Beyond the Secret Shop, the first trinket offered almost every day was the 2019 TI9 Attendee Pin, an intricately detailed enamel pin with purple plating, gold and purple glitter, the Dota 2 logo in the center, and gold finish (see fig. 14). Since The International in 2014, Valve has offered these pins to each attendee, typically part of a single swag bag redeemed at will call when picking up a badge. At The International in Shanghai, these pins were given out every other day (corresponding with each two-day ticket). The front of each pin package simply showcases the enamel, while the back has instructions on how to redeem a scratch-off serial number for a virtual representation of the pin (see fig. 15). By pressing the plus button in the bottom left corner of the Steam Client or navigating to, a person can enter serial numbers for games, media, virtual cosmetics, and other memorabilia to activate and register them on a given Steam account. Labeled “Genuine Pin: The International 2019 Attendee” on the community market, the product redeemed after scratching off and entering the sixteen-digit serial numbers on the back of each pin is neither a representation of the physical enamel pin handed out at The International nor a cosmetic adorning a hero within in Dota 2. Instead, the virtual pin is a noncraftable trophy stored in a Steam inventory and displayed on a Dota 2 profile. Like framed ticket stubs, players can put the pin on their wall to impress friends, teammates, and competitors who view their profile after a game. On the Steam community market, this particular pin originally sold for $10.87 on the first day of The International on August 20, 2019, and then settled around $2.50 a month later aside from one curious spike at $68.79 on June 24, 2020. Virtual cosmetics will continue to circulate online as playable tokens to collect, trade, buy and sell, and gamble well beyond 2019. The paper ticket may expire, but its digital ghost remains.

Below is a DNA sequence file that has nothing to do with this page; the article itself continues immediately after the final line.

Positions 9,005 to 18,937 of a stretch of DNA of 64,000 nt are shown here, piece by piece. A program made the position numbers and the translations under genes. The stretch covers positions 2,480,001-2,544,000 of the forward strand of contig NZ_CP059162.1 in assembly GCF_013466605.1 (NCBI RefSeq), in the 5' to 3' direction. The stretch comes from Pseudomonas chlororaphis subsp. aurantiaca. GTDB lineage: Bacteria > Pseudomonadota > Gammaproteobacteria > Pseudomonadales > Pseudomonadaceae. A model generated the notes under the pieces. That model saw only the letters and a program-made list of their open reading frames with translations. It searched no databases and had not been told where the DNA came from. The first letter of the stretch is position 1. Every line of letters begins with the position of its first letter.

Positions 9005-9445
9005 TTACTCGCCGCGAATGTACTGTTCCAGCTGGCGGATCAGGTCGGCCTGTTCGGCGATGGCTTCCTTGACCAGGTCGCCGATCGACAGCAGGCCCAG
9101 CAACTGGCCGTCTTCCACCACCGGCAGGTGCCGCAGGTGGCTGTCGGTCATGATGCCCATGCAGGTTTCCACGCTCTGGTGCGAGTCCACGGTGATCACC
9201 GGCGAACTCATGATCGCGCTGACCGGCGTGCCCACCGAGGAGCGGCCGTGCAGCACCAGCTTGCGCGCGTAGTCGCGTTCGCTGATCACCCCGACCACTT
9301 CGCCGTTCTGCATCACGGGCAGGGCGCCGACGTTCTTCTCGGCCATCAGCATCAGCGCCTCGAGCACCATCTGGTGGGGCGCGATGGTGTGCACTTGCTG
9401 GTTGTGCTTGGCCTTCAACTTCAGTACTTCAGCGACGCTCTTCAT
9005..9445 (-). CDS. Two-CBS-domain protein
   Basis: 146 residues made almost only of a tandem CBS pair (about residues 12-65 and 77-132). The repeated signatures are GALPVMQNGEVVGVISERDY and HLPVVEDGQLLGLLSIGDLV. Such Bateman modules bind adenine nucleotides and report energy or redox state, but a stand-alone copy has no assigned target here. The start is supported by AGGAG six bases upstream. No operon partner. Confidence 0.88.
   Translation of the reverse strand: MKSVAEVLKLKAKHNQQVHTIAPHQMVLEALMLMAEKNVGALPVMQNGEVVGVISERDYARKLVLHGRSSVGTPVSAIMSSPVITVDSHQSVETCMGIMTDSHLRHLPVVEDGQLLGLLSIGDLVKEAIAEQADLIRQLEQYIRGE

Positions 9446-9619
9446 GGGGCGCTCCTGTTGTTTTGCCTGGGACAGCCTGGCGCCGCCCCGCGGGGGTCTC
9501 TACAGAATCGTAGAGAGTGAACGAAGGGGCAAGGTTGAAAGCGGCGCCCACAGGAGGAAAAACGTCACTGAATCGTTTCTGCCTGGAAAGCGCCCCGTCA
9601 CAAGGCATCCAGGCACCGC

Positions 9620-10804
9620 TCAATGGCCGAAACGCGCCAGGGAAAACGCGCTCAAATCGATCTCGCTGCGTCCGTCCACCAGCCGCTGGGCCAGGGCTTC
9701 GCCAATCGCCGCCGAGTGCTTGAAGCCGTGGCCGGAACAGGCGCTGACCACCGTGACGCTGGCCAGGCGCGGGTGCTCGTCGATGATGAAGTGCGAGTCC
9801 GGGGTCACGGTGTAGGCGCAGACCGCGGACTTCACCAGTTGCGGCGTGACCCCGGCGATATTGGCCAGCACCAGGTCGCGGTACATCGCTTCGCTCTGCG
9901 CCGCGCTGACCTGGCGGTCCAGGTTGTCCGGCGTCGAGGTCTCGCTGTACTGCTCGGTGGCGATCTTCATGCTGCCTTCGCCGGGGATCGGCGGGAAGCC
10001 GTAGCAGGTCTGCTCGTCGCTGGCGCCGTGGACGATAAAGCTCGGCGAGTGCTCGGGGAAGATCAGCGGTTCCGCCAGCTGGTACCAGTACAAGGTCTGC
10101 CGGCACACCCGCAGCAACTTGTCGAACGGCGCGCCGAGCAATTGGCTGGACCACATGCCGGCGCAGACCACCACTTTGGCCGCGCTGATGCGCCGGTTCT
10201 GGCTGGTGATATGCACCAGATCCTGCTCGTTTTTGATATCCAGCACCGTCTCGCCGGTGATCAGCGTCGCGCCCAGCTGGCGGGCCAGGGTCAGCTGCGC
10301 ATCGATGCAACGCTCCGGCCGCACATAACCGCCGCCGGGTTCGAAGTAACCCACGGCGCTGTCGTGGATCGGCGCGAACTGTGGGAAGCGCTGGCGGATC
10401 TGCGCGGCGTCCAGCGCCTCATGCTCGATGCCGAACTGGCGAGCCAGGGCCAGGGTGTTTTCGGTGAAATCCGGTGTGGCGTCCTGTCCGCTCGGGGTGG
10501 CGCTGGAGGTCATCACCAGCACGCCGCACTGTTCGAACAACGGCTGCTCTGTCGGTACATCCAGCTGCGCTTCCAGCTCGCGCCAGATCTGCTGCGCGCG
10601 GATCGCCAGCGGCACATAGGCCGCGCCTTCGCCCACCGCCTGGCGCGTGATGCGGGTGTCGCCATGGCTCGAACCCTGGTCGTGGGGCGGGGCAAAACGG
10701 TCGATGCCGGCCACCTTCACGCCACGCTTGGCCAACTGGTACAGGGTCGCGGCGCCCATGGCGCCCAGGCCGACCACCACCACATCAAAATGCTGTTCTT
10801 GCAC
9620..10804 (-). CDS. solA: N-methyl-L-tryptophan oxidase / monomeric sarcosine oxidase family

Figure 15

Since 2014, TI attendees were offered an official enamel pin to commemorate the event (above). Each of these pins features a sixteen-digit serial number that can be redeemed online to add them to a Steam Inventory. From there they can be showcased on public profile pages or traded for Steam Dollars on the Community Market (below). (Photograph and screenshot courtesy of authors)

Then, each day a different surprise was offered via blind bags, blind boxes, and even blind security clearance lines. Like gachapon, unmarked packaging housed a random trinket: one of five foam squeeze toy keychains, one of six Velcro patches, one of seven plastic chibi figurines, and one of two all-stars T-shirts (see fig. 15). These items are designed for collectors with opportunities to get at least two of each when attending the whole event (one every other day upon entry and three in a swag bag redeemed during finals) before purchasing more (or trading with other attendees) at the Secret Shop or online.71 Since 2016, Indonesian artist Chroneco has been creating the squeeze toys and plastic figurines for The International. Chroneco specializes in chibi art,72 and they’ve been responsible for designing shirts, phone cases, emoticons, and, most notably, the blind-boxed Dota 2 toys and collectables. Whereas companies like Disney and Nintendo are famously authoritarian when it comes to intellectual property (especially for purposes of merchandising), Valve’s hands-off, laissez-faire attitude toward “connecting users with value”73 extends from their flattened office spaces and libertarian marketplaces to their players, mods, esports, and even their merchandising. So the money games extend to include not only buying and selling, collecting and trading swag, but also making physical and virtual goods for the company.

Figure 16

At The International Dota 2 Championship in 2019, there were three different blind bags (top left): one that contained a random patch (bottom left), one that contained a random chibi statue (top right), and one that contained a random foam squeeze toy keychain (bottom right). (Photographs courtesy of authors)